Three Sources of W. B. Yeats’s Syncretic Christ: Dante, Blake and the Upanishads

Charika Swanepoel

Research output: Contribution to journalArticleScientificpeer-review

1 Citation (Scopus)


This paper considers the sources that inform W.B. Yeats’s conception of Unity of Being. Yeats expresses this concept in religious terms and syncretically aligns his ‘Christ’—his Unity of Being—with an amalgamation of belief and philosophical systems. In this paper, I focus on a triad of influences that Yeats frequently drew together: Dante, Blake, and the Upanishads. Through a reading of images from the poems ‘Ego Dominus Tuus’ and ‘The Phases of the Moon’, this paper hopes to enrich existing literature on Yeats’ religious self-conception as it stood at the publication of the second edition of A Vision. This article will explore how, since Yeats considered his pre-occupation with Unity of Being to be the origin of A Vision, the abovementioned poems are further connected to the background of Yeats’s fictional characters Michael Robartes and Owen Aherne through references to ‘Rosa Alchemica’ and Yeats’s play, Calvary.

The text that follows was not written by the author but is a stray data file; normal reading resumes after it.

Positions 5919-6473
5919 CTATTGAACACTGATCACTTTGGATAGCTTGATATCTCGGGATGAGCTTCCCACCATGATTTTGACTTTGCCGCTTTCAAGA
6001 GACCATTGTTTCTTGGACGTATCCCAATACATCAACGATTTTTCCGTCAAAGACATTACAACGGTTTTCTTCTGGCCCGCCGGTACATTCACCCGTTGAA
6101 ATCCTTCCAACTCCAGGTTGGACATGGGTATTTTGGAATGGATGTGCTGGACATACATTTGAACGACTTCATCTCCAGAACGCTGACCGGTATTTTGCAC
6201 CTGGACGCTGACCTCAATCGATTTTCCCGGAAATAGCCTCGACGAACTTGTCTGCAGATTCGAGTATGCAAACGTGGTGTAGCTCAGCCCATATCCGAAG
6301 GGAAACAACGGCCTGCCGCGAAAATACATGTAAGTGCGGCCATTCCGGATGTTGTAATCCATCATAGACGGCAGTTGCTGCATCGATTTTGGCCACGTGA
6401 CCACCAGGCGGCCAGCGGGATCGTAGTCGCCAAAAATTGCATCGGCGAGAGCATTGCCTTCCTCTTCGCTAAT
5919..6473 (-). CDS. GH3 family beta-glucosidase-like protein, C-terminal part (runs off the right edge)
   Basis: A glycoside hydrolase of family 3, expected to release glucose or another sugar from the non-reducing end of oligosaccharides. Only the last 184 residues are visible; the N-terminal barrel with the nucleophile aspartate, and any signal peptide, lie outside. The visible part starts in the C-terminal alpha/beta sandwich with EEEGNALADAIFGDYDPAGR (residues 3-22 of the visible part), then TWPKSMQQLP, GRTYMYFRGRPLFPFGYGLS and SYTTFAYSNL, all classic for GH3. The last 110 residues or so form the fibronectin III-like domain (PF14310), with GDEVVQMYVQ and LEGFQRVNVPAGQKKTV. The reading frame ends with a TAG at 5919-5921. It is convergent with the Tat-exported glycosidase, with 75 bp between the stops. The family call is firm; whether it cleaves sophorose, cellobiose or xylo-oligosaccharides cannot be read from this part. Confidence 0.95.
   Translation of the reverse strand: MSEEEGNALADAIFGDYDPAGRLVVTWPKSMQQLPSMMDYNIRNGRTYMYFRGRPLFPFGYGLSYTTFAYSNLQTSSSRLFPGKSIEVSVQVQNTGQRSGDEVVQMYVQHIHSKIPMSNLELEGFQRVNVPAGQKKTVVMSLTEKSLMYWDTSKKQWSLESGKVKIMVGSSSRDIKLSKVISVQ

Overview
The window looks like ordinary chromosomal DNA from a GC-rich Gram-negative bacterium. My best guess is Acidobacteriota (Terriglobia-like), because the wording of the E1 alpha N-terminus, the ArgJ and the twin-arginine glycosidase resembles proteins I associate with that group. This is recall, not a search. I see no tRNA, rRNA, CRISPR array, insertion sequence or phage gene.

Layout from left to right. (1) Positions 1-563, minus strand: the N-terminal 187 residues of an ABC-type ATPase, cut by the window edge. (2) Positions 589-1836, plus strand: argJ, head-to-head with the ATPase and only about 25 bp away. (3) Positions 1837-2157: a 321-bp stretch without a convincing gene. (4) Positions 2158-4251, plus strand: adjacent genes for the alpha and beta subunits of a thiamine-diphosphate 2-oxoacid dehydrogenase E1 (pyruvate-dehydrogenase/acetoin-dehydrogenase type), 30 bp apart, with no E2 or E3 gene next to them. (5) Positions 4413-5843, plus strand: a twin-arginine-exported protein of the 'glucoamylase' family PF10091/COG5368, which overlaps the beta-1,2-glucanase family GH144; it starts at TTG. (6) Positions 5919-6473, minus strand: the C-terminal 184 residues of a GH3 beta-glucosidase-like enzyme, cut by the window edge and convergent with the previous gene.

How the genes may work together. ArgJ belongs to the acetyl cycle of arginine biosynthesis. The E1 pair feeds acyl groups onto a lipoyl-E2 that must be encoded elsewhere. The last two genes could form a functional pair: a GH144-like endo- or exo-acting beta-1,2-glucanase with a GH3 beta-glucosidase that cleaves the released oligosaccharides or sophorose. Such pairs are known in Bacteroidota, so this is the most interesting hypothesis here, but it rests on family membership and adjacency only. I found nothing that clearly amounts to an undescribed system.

Original languageEnglish
Peer-reviewed scientific journalOpen Library of Humanities
Issue number2
Pages (from-to)1-23
Number of pages23
Publication statusPublished - 08.07.2022
MoE publication typeA1 Journal article - refereed


  • 612,2 Literature studies
  • W.B.Yeats
  • unity of being
  • Upanishads
  • Dante
  • a vision


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